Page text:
This article was cut to a deflating wiffle in the paper, 650 down to 400 words, here is the last version I touched.
Saturday October 21, 2006
“All men will have big willies”, said the headline of the Sun. This was the story of Dr Oliver Curry, “evolution theorist” from the Darwin@LSE research centre. “By the year 3000, the average human will be 6½ft tall, have coffee-coloured skin and live for 120 years, new research predicts. And the good news does not end there. Blokes will be chuffed to learn their willies will get bigger – and women’s boobs will become more pert.”
Where did this story come from? And does it stand up? Well, what has been represented as important Read the rest of this entry »
This from the wires. I could pick out a quote, but it just zings along from beginning to end in one big galloping rampage of joy. Can’t wait to see if the newspapers pick it up, it feels excellently 1950s and is doubtless much more exciting and important science news than this kind of dreary old nonsense. The Darwin@LSE department, apart from the name (to which the years will not be kind) is quite a sound outfit producing mostly great work. Ho hum. I mean, maybe it’s not that bad. Go, Dr Oliver Curry of LSE!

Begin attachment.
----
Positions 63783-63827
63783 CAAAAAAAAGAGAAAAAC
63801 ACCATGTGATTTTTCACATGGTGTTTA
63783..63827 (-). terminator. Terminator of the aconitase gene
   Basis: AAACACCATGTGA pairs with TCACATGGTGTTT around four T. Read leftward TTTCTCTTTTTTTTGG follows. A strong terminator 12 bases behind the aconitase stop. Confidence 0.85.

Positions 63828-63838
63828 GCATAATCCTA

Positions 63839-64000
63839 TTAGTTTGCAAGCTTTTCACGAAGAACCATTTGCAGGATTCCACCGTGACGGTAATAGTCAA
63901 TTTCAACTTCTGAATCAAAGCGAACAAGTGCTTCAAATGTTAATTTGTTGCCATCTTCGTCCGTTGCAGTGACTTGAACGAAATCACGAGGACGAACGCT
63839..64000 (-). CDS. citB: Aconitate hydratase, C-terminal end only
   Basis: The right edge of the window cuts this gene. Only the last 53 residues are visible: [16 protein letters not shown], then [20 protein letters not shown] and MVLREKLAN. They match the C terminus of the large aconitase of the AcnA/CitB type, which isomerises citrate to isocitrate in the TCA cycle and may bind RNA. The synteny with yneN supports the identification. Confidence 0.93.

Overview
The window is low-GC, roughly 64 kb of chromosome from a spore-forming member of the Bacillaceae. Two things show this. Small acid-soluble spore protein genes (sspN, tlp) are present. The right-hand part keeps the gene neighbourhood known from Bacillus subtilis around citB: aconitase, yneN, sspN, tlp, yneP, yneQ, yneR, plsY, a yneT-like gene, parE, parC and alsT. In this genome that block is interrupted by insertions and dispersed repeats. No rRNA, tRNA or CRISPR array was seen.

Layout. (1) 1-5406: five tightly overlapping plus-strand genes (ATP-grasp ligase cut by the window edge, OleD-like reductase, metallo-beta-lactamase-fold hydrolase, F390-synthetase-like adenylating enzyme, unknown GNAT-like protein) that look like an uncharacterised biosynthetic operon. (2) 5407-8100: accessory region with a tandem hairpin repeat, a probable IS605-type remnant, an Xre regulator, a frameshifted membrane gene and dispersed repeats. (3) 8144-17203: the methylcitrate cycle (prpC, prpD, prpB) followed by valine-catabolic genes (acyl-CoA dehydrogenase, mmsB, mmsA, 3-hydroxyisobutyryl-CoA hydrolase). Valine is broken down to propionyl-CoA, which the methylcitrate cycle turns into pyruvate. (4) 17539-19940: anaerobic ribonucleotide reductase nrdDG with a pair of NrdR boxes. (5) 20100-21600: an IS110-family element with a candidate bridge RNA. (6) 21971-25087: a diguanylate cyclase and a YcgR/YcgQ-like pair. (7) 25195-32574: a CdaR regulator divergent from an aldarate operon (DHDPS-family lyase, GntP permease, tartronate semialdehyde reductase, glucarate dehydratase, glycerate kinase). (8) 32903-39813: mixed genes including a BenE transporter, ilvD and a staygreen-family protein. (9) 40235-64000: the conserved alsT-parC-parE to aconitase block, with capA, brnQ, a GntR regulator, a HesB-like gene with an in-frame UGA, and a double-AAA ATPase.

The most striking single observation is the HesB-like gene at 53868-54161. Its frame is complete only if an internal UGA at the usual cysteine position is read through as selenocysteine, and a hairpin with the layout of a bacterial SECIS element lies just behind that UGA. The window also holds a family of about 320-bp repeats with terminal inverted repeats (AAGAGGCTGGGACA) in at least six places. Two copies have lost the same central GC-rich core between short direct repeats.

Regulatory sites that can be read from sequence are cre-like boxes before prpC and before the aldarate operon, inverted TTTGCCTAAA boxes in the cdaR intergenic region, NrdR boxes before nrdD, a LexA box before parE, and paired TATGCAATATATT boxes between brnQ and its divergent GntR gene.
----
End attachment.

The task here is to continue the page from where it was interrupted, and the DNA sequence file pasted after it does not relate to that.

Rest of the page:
Embargoed to 0001 Tuesday October 17
HUMANS `MIGHT SPLIT INTO TWO SPECIES’
By John von Radowitz, PA Science Correspondent
Social division might split humans into two sub-species 100,000 years from now
- just as HG Wells predicted.
The descendants of the genetic upper class would be tall, slim, healthy,
attractive, intelligent, and creative.
They would be a far cry from the “underclass” humans who will have evolved
into dim-witted, ugly, squat goblin-like creatures.
The forecast was made by evolution expert Dr Oliver Curry, who spent two
months investigating Read the rest of this entry »
Saturday December 10, 2005
The reason that I am so fabulously wealthy (girls) is, of course, that I am paid by the government and the pharmaceutical industry to rubbish alternative therapies and MMR conspiracy theorists, and thusly maintain what you clever humanities graduates like to call “the hegemony”. Read the rest of this entry »
We laughed, we cried, we learned about statistics … Ben Goldacre on why writing Bad Science has increased his suspicion of the media by, ooh, a lot of per cents
Thursday September 8, 2005
OK, here’s something weird. Every week in Bad Science we either victimise some barking pseudoscientific quack, or a big science story in a national newspaper. Now, tell me, why are these two groups even being mentioned in the same breath? Why is science in the media so often pointless, simplistic, boring, or just plain wrong? Like a proper little Darwin, I’ve been Read the rest of this entry »